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Summary

Sarfraz Manzoor was two years old when his family emigrated from Pakistan to join his father in Bury Park, Luton. His teenage years were a constant battle to reconcile being both British and Muslim. But when his best friend introduced him to Bruce Springsteen, his life changed for ever. In this affectionate and timely memoir, Manzoor retraces his journey from the frustrations of his childhood to his reaction to the tragedies of 9/11 and 7/7. 

Original, darkly tender and wryly amusing, this is an inspiring tribute to the power of music to transcend race and religion and a moving account of a relationship between father and son.

©2007 Sarfraz Manzoor (P)2019 W. F. Howes Ltd

Critic reviews

"Beautiful and moving...a book to make you believe that we are all more alike than we know." (Tony Parsons)

"Every detail rings so true that you feel you have been offered a seat in his living-room. Suffusing all this is Manzoor's warm, humane, unsensational voice: it makes you want to extend the hand of friendship to him." (Sunday Telegraph)

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What listeners say about Greetings from Bury Park

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  • Overall
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Made me think

I wanted to read this before watching the movie. As an English Pakistani that grow up in the 80s I think it's It's a perfect representation of life and family in those times. It made me laugh and cry but most of all it's made me think about my own family and my relationships with them. Give the book a go I think you enjoy it.

5 people found this helpful

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'Born in Pakistan but made in England'

I am I lifelong Bruce fan and this was the initial appeal of the book but it is so much more than just a Boss fan book. Safraz Manzoor has written a wonderful book that is full of joy and humour as well as brilliant anecdotes about his travels in the USA in search of 'the promised land' but what most appealed to me about this book was hearing his account of family life growing up in Luton with traditional Pakistani parents and the clash of cultures between growing up in the UK while trying to respect traditional Muslim and Pakistani values. I remember seeing a Pakistani guy organising the queues at Springsteen concerts (Crystal Palace comes to mind) and wonder now if this was Sarfraz - I like to think it was. This is an excellent memoir and I wanted to read it before seeing the film. I suspect the film will go for the feel good factor and I'm really looking forward to it. Regardless of the film (which is getting rave reviews), I would say listen to this book, increase your understanding of the lives of others, enjoy it and enrich your own life at the same time.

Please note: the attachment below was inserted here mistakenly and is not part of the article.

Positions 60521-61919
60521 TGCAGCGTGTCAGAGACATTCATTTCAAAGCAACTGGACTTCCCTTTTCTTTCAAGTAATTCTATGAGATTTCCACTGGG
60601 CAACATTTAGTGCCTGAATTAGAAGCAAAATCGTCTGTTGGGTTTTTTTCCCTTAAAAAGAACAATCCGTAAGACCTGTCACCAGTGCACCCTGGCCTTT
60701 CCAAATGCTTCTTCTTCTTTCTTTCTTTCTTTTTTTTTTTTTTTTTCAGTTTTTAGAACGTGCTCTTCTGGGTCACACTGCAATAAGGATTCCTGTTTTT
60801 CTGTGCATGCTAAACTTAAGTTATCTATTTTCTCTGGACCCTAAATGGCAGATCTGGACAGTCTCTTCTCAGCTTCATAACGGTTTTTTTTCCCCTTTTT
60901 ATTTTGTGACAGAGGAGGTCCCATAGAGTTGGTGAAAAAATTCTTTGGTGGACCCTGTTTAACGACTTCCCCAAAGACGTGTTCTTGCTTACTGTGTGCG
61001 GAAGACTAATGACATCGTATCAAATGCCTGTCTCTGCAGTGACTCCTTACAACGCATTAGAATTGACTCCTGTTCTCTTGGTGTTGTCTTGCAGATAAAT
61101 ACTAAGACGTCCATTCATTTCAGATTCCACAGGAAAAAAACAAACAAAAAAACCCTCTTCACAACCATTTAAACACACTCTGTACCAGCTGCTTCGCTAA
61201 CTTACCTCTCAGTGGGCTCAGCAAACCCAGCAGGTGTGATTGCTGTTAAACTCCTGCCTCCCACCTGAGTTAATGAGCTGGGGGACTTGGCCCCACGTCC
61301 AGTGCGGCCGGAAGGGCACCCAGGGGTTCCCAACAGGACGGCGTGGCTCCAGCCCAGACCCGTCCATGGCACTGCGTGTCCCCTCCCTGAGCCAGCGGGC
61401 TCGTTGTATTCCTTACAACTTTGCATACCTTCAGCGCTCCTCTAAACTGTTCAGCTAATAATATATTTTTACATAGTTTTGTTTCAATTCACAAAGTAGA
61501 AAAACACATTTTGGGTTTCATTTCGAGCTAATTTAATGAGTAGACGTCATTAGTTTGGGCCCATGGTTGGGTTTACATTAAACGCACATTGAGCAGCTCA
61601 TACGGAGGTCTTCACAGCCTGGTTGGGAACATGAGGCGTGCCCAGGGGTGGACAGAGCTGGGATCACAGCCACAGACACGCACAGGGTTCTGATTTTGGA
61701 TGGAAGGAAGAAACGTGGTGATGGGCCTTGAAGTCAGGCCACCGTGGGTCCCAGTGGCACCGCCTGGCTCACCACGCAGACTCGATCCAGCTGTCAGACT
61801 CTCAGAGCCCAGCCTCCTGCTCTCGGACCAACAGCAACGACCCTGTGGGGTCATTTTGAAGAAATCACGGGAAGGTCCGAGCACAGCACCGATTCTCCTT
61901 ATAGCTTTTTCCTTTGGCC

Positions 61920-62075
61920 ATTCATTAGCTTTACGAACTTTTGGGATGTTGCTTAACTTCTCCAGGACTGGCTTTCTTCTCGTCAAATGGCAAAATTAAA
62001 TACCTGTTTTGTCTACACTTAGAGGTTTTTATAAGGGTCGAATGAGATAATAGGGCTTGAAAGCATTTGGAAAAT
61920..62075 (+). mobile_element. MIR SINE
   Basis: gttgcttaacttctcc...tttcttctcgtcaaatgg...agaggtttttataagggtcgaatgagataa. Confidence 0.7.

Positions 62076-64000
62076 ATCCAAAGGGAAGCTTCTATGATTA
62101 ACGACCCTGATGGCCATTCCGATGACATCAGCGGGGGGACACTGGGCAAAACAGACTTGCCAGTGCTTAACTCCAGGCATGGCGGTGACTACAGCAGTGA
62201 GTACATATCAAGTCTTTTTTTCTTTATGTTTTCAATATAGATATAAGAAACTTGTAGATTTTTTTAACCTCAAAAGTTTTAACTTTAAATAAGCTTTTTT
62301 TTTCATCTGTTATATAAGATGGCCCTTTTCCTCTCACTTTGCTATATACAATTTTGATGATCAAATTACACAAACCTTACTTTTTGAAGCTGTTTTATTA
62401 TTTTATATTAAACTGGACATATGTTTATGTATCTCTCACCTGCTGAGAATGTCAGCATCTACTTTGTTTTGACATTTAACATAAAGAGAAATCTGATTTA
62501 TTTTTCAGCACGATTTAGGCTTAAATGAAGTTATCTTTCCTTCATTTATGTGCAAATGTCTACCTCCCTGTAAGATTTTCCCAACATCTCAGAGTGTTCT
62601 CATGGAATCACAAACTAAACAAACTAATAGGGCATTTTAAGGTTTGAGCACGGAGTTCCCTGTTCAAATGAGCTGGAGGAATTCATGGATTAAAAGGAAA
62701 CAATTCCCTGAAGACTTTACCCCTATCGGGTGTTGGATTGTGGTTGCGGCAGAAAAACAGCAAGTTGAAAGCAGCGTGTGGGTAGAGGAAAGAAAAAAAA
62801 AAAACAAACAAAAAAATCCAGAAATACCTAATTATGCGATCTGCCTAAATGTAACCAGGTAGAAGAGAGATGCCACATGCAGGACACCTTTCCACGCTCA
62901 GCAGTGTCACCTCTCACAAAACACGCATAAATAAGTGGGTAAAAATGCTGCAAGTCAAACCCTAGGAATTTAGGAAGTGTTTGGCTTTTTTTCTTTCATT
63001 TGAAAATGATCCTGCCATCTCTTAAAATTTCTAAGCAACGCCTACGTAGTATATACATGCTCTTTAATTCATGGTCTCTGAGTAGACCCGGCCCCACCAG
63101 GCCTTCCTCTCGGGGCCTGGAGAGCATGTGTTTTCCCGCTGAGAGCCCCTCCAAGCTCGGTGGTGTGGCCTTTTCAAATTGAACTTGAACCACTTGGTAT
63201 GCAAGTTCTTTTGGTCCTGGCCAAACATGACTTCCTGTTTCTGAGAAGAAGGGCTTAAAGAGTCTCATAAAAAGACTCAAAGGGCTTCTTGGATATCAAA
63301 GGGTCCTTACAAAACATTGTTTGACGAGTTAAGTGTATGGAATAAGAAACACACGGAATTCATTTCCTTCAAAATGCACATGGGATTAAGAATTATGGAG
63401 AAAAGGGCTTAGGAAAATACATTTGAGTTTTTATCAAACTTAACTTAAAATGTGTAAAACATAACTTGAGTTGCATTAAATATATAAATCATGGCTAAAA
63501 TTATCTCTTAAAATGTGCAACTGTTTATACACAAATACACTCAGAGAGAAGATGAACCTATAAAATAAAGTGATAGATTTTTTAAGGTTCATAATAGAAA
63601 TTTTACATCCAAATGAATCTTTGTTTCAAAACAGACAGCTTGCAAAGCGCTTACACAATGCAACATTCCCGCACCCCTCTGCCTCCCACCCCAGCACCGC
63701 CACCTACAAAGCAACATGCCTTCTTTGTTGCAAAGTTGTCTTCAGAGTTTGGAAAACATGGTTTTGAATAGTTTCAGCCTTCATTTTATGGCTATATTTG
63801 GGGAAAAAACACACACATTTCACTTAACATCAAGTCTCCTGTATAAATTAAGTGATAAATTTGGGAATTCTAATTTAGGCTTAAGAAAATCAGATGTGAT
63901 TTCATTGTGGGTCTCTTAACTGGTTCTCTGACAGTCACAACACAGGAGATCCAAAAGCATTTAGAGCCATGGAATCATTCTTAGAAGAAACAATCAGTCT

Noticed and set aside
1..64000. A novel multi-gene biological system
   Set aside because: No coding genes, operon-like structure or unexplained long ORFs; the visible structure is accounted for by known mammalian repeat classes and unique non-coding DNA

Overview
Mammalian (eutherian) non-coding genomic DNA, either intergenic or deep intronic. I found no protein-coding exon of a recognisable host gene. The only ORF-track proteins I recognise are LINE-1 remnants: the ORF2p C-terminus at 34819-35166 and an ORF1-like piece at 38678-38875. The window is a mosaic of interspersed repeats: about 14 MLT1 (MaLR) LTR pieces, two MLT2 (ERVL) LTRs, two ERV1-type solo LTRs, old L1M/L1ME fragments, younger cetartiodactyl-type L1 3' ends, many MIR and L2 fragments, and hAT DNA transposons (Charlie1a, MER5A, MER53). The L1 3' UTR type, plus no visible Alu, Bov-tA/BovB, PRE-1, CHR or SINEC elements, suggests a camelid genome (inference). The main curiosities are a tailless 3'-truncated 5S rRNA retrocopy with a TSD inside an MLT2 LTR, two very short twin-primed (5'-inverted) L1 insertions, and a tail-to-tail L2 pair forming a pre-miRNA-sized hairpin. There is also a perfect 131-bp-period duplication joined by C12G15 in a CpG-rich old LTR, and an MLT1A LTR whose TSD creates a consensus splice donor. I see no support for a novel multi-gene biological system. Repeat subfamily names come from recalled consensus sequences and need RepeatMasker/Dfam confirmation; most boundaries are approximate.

5 people found this helpful

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a life well lived,

such a heartwarming story, thanks for breaking down some barriers that never existed for me but did for many others. thankyou Safraz for telling your story so well

3 people found this helpful

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A story not often told

Finally, a book about the real experience of many British Pakistani boys growing up in the 80s, struggling to find their identity and yearning for freedom and excitement, whilst dealing with the conflict of a conservative upbringing. Family ties run deep in this memoir that will appeal especially to those with similar experiences.

2 people found this helpful

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thoroughly insightful journey

having watched the film I got the book and was rewarded with an entertaining and revealing insight into writers past. many aspects resonated with me having grown up at a similar time albeit that I am white and British my best friend at school was Asian and I now understand a lot more if what he went through growing up.

2 people found this helpful

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Very engaging - loved it

I enjoyed watching 'Blinded by the Light' so much that I decided to download the book the film was based on. I am glad I did because I absolutely loved this story and could not stop listening. I am not Pakistani and not Muslim, but also an immigrant in the UK and found the author's experiences very relatable. Beautifully written, well read by the author - I highly recommend.

1 person found this helpful

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Brilliant!

A fab book narrated by the author, tells of his Pakistani upbringing in Luton. Eye-opening and heartfelt.

1 person found this helpful

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Tramps like us...

A great book to listen to by all Bruce Springsteen fans and greatly narrated by the author. Baby, we were born to run....

1 person found this helpful

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Warm and rich memoir......absolutely loved it!

I really related to Sarfraz's story as I knew him at school and grew up as a British Asian in Marsh Farm too. Parts of it made me laugh out loud as some of the places he describes I knew well. This is an extremely well told story which will have a huge impact for generations to come. Highly recommended to everyone, please do not hesitate to listen. I am so pleased that Sarfraz has been so successful and will continue to be I'm sure . He has reminded me that dreams can come true. Thank you Sarfraz.

1 person found this helpful

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Lovely memoir

Had a whole rainbow of emotions. I'm the same age as Sarfraz and lived in Luton around the same time as him in the 70s and 80s. A very relatable story and hearing about the landmarks brought back memories. A lovely story for all to read or listen to.